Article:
Help Your Child Practice Decoding Words
In order to read, children must learn what sounds letters and letter combinations make. For example, m makes the first sound in the word me.
Then they must use that knowledge to decode—or figure out—written words. Children decode a word by sounding out each of its letters. Then they blend the sounds together.
To help your child improve decoding skills:
- Point to a new word. Touch each letter from left to right, saying its sound. Then say all the sounds together to pronounce the word. For example, d-o-g blends to make dog.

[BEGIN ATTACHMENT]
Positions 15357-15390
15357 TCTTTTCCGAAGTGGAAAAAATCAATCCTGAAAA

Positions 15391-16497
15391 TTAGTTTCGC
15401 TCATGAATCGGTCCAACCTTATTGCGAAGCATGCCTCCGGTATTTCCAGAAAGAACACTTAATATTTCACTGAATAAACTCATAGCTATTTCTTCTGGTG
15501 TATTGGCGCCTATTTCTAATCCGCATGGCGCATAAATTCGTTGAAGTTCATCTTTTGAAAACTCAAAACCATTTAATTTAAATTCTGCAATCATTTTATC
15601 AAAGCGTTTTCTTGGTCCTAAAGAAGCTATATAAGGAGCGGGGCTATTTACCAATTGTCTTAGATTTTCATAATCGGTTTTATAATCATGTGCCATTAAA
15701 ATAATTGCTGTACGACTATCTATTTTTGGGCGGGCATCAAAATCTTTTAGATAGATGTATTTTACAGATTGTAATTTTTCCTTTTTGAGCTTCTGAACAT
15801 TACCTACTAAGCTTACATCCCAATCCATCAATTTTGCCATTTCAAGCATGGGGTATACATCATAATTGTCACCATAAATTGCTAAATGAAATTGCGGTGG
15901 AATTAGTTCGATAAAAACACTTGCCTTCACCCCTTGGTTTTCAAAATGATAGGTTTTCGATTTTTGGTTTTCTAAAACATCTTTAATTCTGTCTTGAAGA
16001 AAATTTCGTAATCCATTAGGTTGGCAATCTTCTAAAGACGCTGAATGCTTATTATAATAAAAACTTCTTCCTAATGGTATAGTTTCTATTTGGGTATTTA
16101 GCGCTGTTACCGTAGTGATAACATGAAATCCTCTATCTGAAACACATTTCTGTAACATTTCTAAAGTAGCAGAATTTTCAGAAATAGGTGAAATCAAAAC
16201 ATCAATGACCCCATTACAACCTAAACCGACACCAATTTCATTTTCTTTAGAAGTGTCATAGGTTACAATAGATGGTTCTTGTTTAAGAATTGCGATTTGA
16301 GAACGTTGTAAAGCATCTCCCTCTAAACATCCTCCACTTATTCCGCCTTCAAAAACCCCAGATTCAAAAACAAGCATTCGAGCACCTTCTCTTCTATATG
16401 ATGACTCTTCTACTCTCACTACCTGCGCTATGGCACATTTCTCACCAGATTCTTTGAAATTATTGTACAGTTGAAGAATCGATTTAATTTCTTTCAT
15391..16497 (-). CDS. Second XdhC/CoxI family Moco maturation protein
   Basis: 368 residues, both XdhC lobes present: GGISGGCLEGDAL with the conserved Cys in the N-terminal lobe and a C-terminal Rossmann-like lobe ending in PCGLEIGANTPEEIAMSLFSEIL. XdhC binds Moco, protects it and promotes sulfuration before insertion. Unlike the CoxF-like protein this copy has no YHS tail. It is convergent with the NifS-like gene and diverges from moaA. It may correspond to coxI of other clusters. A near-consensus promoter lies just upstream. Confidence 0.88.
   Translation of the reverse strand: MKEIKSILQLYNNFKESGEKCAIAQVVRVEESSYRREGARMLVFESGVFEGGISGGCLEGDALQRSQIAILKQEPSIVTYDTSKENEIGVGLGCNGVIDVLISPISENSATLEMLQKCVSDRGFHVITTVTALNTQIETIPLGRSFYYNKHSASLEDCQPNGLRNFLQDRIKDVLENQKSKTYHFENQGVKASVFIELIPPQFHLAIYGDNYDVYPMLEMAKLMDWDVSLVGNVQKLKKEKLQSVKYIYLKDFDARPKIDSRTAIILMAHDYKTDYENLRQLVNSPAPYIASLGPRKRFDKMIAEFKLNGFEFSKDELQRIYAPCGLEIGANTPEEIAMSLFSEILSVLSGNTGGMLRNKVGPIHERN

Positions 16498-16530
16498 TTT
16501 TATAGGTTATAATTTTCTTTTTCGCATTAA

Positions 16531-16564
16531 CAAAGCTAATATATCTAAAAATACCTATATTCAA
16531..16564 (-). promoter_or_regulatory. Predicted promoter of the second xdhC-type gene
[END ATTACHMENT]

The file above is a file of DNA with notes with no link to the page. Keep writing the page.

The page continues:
- Play word games. Write words on index cards. Take turns selecting a card and decoding the word. Make a sentence using the word.
- Look at food packages in your pantry. See if your child can sound out words on the labels: t-u-n-a, p-e-a-s, etc. Or have your child sound out the words on your grocery list.
- Have a treasure hunt. Write words on slips of paper and hide them throughout your house. Then have your child find the slips and decode the words. For a reward, read a story together.
Brought to you by:
West Point Consolidated School District
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